Piltdown claim that cuts no ice

London Times 24 September 1990

[12] The claim in a forthcoming book that the distinguished anthropologist Sir Arthur Keith clearly masterminded the Piltdown Man forgery has failed to dent his posthumous reputation at the Royal College of Surgeons. Sir Arthur is held in great esteem there as a former anatomist at its Hunterian Museum, and the college awards a Sir Arthur Keith Medal, one of its most prestigious honours, to members giving long and distinguished service.

Heart transplant pioneer Terrence English, president of the college, insists that he and his colleagues will stand by Sir Arthur. "I don't accept the case has yet been proven. There is still a certain amount of controversy."

In his book, Piltdown: A Scientific Forgery , Frank Spencer, a British-born professor of anthropology in New York, claims that after years of research, he has conclusive proof that Keith was the hoaxer who, in 1912, passed off a skull, formed from a modern human cranium and an orang-utan's jawbone, as the missing link between man and ape. It generated a great scientific debate, and only in 1953 was it proved to be a fraud. Until now, the identity of the hoaxer has never been irrefutably established. Spencer maintains, however, that Keith, who died in 1955, was a skilled fraudster who engineered the hoax to advance his career and lied to cover his tracks.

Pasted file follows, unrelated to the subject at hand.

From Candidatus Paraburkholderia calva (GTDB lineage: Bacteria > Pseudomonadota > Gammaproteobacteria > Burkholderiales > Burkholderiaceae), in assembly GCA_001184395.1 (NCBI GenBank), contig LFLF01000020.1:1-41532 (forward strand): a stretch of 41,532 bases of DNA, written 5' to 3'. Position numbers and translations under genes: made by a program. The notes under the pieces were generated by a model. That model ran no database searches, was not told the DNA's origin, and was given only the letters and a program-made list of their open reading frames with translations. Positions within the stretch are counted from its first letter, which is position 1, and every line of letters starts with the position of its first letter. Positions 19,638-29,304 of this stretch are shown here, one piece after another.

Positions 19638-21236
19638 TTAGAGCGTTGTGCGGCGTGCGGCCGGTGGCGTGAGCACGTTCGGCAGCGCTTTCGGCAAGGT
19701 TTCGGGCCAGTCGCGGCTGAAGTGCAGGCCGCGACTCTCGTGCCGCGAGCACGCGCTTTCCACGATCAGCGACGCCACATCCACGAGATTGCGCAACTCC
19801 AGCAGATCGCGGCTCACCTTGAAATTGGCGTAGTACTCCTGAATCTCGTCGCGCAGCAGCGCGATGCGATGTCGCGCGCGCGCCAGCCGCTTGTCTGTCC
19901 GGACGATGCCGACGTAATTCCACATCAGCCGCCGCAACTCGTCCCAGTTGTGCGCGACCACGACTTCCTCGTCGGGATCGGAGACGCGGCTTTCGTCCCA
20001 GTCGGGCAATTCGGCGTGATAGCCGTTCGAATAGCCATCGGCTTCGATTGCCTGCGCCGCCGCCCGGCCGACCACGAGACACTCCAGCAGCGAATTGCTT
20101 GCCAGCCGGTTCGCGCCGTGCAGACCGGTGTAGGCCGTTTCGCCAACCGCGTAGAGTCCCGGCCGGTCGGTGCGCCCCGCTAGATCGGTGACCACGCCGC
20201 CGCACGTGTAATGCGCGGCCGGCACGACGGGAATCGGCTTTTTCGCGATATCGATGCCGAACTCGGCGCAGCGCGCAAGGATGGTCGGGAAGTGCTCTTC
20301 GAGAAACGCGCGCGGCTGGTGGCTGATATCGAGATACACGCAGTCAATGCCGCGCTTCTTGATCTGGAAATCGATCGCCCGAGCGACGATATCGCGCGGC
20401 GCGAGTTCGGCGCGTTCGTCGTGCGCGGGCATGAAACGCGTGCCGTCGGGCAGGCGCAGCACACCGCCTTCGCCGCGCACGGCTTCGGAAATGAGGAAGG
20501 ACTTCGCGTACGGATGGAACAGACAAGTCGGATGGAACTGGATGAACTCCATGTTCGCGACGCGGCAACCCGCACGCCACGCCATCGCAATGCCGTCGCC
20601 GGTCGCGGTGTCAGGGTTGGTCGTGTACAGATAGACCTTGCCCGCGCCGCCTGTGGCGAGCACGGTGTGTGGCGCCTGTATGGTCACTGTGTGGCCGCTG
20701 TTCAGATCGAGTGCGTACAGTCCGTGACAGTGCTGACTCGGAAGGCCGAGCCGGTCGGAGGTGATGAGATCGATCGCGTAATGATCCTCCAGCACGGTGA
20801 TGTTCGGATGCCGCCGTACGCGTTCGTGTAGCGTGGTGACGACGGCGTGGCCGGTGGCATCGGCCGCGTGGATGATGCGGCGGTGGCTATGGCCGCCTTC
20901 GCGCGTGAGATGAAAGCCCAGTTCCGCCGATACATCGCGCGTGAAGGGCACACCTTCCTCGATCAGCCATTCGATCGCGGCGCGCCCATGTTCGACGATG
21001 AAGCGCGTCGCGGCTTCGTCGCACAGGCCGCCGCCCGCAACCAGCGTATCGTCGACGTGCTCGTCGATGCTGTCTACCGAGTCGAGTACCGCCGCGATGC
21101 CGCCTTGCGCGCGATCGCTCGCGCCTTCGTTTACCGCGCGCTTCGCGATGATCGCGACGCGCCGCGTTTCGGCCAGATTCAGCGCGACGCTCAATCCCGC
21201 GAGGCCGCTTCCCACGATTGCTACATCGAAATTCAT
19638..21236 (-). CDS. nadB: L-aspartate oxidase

English prefers to think of Sir Arthur as one of the greatest scientists of his day–"perhaps the

greatest". He agrees that should the case be proved, Keith's reputation would suffer. Meanwhile, "his contributions in so many fields were so great that this won't mean he is no longer highly regarded–and there is no question of the college changing the name of the medal."

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